Published July 7th, 2022 at 6:30 AM5 minute read
SomeraRoad’s ambitious proposal to transform a sleepy section of the West Bottoms into a “dynamic” mixed-use district has strong support from City Hall and awakened worries of some longtime denizens.
In recent weeks, the zoning change required for the sweeping redevelopment concept by the New York developer has received unanimous approval from the City Council and City Plan Commission.
When fully built out over 10 years, it could add 1,200 residences, 200,000 square feet of office space, 150,000 square feet of shops, a 50-room hotel, and new public venues to a roughly six-block area north of 12th Street between Hickory on the west and Santa Fe on the east.
“These areas have been largely underinvested in for quite some time, most of the lifetime for all of us, regardless of age,” Kansas City Mayor Quinton Lucas said recently after the council approved SomeraRoad’s rezoning request.
“I appreciate a project that has good mixed-use, historic preservation and area preservation. In many ways, it’s development at its best.”
While the West Bottoms has lacked big-time investment for decades, except for a couple of recent apartment developments, the sprawling area where industrial Kansas City was born in the late 19th and early 20th centuries has never died.
It remains a significant industrial center, and its old brick warehouses have evolved to house a variety of antique shops, artist studios, small retailers and a scattering of bars and restaurants.
“Reinvigoration of the West Bottoms is a little bit of an unfair term,” Sean Reilly, the owner of a building at 1404 W. 12th St., recently told the City Plan Commission.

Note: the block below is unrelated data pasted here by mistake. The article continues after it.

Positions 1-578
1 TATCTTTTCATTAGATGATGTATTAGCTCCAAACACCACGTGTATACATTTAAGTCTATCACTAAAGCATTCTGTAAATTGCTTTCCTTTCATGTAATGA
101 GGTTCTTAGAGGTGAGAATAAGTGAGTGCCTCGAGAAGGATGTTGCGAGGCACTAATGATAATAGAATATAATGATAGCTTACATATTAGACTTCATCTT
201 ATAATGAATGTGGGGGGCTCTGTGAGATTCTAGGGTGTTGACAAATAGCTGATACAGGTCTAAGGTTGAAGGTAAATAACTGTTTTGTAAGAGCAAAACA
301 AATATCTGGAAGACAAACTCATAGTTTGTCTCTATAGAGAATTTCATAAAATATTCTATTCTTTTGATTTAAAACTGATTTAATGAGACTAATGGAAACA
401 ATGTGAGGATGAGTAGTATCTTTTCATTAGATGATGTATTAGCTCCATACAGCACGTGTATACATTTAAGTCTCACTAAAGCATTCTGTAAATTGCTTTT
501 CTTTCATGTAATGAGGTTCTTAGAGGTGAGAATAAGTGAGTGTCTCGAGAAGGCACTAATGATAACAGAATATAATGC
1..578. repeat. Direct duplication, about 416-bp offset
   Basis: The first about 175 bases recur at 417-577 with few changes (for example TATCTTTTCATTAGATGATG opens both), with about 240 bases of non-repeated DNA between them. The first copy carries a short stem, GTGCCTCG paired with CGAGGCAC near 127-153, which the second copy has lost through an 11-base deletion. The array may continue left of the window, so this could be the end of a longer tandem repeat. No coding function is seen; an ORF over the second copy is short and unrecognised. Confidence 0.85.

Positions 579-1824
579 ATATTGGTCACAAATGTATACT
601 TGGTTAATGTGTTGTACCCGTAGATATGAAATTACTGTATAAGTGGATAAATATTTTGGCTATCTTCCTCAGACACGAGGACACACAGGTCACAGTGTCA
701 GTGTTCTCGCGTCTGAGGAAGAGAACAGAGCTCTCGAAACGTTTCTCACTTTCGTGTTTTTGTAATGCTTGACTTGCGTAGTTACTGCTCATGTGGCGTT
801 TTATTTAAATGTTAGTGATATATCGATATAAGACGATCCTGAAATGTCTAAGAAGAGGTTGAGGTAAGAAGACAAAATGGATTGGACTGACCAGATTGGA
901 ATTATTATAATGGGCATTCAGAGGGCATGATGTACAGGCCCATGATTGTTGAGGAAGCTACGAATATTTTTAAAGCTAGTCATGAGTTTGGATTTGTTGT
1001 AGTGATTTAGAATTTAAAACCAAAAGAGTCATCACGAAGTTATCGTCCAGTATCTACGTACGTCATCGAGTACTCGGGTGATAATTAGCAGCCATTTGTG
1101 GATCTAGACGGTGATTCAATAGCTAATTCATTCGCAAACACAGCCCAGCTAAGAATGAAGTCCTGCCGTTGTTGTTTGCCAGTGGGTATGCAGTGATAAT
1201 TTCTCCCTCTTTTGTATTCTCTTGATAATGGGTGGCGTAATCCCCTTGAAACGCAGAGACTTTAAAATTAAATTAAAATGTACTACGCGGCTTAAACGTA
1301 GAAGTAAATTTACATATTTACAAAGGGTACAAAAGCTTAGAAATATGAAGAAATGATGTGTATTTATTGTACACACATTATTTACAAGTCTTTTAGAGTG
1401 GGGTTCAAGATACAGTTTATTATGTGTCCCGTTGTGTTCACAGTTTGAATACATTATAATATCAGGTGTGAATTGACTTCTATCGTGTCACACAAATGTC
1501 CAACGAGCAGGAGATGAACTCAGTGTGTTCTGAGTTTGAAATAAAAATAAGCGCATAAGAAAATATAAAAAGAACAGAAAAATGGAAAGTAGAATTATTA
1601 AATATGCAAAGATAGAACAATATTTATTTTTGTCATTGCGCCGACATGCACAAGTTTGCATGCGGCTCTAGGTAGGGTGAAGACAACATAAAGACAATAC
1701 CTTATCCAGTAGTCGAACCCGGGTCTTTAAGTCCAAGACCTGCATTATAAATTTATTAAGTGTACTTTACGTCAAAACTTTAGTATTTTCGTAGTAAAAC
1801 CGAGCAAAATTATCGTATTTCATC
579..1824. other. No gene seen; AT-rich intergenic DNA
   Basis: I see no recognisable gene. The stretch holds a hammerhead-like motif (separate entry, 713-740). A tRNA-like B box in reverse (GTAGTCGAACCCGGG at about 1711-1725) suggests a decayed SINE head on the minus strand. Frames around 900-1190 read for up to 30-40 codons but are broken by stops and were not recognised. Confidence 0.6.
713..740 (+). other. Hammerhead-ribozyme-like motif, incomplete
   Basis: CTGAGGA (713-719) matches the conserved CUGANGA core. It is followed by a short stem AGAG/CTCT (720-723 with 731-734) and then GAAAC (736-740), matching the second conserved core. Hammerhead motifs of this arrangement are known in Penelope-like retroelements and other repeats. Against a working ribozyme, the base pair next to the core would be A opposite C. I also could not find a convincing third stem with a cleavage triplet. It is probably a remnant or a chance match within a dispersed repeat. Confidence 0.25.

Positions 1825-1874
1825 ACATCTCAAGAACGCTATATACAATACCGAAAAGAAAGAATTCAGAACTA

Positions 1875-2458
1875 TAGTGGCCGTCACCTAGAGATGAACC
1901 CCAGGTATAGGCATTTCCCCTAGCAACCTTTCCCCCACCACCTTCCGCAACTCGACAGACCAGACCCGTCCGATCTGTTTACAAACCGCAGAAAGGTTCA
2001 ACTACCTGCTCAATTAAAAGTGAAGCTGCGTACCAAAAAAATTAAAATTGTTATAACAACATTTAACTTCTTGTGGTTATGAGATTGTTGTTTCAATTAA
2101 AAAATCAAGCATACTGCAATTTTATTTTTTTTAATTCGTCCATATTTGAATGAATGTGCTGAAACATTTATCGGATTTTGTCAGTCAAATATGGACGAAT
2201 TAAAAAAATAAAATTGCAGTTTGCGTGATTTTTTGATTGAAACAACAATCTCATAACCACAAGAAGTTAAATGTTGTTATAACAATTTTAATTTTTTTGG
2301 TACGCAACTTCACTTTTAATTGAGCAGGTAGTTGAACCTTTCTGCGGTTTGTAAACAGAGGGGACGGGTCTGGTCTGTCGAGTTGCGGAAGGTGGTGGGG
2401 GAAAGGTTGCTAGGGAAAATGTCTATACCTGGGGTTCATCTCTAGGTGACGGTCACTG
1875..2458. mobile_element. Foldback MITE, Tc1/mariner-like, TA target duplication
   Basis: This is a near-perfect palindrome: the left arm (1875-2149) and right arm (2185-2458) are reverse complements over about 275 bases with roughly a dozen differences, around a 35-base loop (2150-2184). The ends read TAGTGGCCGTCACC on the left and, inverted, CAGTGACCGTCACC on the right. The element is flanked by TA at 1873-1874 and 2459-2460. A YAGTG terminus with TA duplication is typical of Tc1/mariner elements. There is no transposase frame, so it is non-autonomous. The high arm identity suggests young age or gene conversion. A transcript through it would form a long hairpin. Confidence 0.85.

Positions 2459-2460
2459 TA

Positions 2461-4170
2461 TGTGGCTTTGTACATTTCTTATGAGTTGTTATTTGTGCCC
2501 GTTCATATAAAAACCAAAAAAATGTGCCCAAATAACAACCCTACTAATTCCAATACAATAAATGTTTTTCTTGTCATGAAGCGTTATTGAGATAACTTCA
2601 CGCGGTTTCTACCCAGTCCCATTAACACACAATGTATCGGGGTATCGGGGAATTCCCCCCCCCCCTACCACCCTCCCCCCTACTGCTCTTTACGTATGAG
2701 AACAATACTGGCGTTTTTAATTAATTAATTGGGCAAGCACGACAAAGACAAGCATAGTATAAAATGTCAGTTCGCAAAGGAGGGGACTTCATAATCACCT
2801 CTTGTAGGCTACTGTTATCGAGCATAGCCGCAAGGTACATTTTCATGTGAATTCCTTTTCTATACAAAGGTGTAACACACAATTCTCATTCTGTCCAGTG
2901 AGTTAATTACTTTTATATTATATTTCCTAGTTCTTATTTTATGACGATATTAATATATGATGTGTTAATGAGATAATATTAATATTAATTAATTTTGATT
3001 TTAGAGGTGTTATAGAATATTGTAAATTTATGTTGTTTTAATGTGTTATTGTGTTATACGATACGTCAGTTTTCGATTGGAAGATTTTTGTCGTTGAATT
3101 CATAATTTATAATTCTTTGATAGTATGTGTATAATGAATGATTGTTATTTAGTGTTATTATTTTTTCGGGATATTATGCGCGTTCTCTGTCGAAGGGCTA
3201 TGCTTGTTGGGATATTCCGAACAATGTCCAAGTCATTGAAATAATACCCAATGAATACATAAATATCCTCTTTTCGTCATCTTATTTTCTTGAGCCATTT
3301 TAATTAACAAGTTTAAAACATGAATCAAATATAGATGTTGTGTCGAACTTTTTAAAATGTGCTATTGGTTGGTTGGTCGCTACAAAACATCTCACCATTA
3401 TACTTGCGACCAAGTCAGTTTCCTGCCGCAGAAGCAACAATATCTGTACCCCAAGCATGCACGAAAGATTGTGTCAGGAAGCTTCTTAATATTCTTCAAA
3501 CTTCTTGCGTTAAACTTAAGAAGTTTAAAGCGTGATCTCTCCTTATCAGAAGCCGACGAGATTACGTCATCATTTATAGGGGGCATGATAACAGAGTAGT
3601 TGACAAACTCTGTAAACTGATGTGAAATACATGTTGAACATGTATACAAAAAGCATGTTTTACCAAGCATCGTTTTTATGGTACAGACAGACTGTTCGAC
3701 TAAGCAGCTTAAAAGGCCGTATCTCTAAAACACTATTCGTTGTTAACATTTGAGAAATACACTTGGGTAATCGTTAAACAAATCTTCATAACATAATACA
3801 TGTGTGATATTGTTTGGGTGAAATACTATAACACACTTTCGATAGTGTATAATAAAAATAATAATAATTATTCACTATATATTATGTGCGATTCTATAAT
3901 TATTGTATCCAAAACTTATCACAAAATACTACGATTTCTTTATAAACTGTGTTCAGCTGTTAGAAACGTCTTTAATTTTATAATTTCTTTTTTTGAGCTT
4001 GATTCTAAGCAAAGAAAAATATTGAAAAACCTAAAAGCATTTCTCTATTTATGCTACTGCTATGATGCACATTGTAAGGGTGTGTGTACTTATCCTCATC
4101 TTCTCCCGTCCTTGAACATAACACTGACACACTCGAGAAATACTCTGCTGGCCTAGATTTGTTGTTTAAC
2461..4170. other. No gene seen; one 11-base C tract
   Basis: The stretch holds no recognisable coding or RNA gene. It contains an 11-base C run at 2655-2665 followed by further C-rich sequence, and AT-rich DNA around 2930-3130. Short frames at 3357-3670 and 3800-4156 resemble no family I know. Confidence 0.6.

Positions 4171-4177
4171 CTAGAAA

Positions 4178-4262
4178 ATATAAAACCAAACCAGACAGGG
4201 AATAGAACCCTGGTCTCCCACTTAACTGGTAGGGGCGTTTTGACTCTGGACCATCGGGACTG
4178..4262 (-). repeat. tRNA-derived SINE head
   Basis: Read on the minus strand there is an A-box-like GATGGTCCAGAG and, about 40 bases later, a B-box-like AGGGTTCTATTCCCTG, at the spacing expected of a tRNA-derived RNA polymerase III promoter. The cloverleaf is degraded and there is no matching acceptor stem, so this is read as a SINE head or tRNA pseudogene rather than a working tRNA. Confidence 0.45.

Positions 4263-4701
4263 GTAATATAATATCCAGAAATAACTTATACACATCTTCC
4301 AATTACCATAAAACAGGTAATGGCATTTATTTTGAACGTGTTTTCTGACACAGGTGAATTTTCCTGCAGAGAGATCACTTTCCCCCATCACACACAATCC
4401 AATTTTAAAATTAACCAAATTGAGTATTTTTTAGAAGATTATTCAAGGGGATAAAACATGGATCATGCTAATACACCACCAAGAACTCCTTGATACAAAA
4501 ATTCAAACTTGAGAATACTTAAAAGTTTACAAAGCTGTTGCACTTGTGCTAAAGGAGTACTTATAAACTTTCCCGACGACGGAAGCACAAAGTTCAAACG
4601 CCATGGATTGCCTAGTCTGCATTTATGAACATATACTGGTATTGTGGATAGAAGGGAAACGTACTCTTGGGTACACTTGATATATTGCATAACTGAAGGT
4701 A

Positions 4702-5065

“We rank right up there in terms of attractions in Kansas City with hundreds of thousands of people that come down to our shops. It’s truly a unique destination and I’d argue it’s already a vibrant community.”
Andrew Donchez, a principal at SomeraRoad and head of development, told the City Plan Commission his firm has no intention of displacing any of the existing businesses, adding the new zoning applies only to its redevelopment site.
“We understand this is a change from the status quo, but we think on balance it’s a good one and will lead to the continued revitalization of the West Bottoms,” he said.
Donchez said the redevelopment plan calls for preserving buildings whenever possible and demolishing a few, notably the Weld Wheel building at 933 Mulberry St., that are too deteriorated to be adapted.
The UR or urban renewal rezoning the council approved will allow SomeraRoad to apply for state historic tax credits to help finance its plan and continue design and planning work.
There are still several public steps ahead, including approval for actual projects and, as expected, seeking additional tax incentives, before work would begin.
Councilman Eric Bunch said the SomeraRoad plan has the potential of being “one of the most transformational developments in our tenure on the Council.
“I’m really excited for this and there’s a lot of moving parts and work ahead of you, but I’m very excited to see the West Bottoms continue its rebirth,” he said.